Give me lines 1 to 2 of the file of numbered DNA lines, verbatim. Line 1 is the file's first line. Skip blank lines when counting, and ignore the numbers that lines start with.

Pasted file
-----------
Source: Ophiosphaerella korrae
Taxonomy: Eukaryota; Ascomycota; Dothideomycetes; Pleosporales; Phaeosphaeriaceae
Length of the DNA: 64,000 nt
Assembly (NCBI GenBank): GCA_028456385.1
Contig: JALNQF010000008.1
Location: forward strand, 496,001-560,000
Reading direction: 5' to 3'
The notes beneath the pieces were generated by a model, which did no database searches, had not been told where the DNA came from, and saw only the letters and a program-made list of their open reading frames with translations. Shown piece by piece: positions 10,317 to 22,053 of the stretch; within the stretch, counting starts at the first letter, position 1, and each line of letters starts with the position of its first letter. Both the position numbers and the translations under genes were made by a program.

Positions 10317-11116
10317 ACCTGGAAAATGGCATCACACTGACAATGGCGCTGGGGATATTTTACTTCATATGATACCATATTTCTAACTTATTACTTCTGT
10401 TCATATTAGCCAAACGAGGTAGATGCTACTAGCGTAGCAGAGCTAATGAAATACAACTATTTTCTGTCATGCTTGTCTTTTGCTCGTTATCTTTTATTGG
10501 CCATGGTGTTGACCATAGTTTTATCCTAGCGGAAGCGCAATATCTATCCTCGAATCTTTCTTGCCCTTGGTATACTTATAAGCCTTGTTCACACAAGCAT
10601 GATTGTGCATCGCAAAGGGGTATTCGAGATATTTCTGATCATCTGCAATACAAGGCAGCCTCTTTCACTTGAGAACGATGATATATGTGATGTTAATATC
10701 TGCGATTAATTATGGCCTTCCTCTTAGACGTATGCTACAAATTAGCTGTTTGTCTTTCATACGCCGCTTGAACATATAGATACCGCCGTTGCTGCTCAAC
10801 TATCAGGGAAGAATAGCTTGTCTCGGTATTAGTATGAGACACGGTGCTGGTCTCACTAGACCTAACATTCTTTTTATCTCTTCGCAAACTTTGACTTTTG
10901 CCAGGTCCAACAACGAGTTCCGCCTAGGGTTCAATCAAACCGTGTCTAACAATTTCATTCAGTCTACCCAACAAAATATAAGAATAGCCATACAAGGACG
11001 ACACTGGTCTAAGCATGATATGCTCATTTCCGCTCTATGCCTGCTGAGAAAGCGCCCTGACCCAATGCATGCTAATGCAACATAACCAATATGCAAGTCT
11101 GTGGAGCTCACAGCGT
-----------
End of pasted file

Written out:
Source: Ophiosphaerella korrae
Taxonomy: Eukaryota; Ascomycota; Dothideomycetes; Pleosporales; Phaeosphaeriaceae